At the moment, bonds pay a pathetic amount of interest. This is true in New Zealand where a New Zealand government eight-year bond pays only about 3.5 per cent a year and overseas where, even worse, a US government 10-year bond yields just 2 per cent.
These low rates have of course been provoked by the global financial crisis - yields have been pushed down hard to try to get some economic growth. That's great for borrowers, but not so good for those of us on the other side of the coin - investors.
These low rates create a dilemma for income investors and others who need to have bonds in their portfolios. Eight years is a fairly long time to be in an investment and the chances of an interest rate hike that would leave you stranded with a fixed rate of 3.5 per cent are fairly high. It is quite possible that this rate hike might come fairly soon so, should investors lock their money away and commit themselves for years to such a pitiful interest rate? Probably not.
There are a number of things that an investor can do when faced with over-heated, low yielding bond markets: None of them a great solution to the need for dependable income. First, you could look for high-yielding shares or property trusts instead of bonds (not a very good solution because even the very best shares will give you increased volatility and less certain income). Second, you could try to get higher yields with bonds from poorer rated issuers (again, a poor idea: it was this thinking that drove people into finance companies with disastrous results).
Third, you might decide to wait until bond yields rise and simply hold cash in the meantime (a better solution, but you will have lower income from short-term deposits and there is no certainty of income). Fourth you might buy perpetual bonds whose interest rates are reset every five years (yes, but the time when your bond is due to be reset may not coincide with an increase in interest rates).
There may be other things that you could consider as well but, like the four things above, none is a perfect solution and all have their own risk. One of the key things about bonds is that they ought to give certainty of income for some years and no other investment type can replace that key attribute.
Perhaps the best thing that you can do with bonds at a time like this is to ladder them - that is, to buy a number of different bonds, each with different maturity dates. Laddering bonds is to build a portfolio which has some bonds that will mature in eight years, some in seven years, some in six years etc. Over time, the bonds at the top of the ladder (the longest dated ones) will slide down as they get closer to maturity and, when they mature, the proceeds are used to buy bonds at the top of the ladder (that is, the longest maturity).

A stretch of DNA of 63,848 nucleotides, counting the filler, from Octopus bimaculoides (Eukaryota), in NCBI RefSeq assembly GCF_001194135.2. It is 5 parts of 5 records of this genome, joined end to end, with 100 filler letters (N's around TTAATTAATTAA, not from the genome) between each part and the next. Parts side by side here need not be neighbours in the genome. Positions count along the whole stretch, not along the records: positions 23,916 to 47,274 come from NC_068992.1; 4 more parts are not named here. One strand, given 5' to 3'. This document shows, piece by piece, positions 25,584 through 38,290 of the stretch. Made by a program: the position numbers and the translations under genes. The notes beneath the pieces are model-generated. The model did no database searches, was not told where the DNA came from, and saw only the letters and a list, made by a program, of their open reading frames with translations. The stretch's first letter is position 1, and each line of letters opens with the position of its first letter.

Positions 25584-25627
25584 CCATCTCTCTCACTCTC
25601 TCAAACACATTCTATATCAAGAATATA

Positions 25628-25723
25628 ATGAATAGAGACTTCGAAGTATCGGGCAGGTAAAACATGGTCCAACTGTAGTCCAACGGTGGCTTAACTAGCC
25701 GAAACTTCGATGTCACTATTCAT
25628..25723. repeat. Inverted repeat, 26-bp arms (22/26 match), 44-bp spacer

At the moment, we have a positive yield curve which is a flash way of saying that the longer the maturity date of a bond, the higher the interest rate.
For example, a TrustPower bond which matures in 2014 pays an interest rate of 4.9 per cent while a bond from the same company that matures in 2017 pays 5.5 per cent.
Clearly, you want to be buying longer-dated bonds to get the higher interest rate but if all of your bonds are longer maturing, you run the risk of locking up your money for a long period at current low interest rates. Also, if they all mature at about the same time, it could be that when you reinvest, it is a time of low interest rates.
To lower these risks, you should, therefore build a bond portfolio with a range of maturities and so each year only a few bonds will mature.
The proceeds from these maturing bonds can be used to buy bonds which are long maturity (at the top of the ladder). As time passes, these bonds will move down the ladder, mature and then be replaced by long-dated bonds.
Laddering a bond portfolio means that at all times you are able to buy longer-dated (and, therefore higher-yielding) bonds and at the same time you will never be too far away from having some of your bonds mature. This gives you the best of both worlds: the highest interest rates but with a range of maturities.
Martin Hawes is an authorised financial adviser and his disclosure statement is available free of charge at www.martinhawes.com. This article is of a general nature and no substitute for personalised financial advice.
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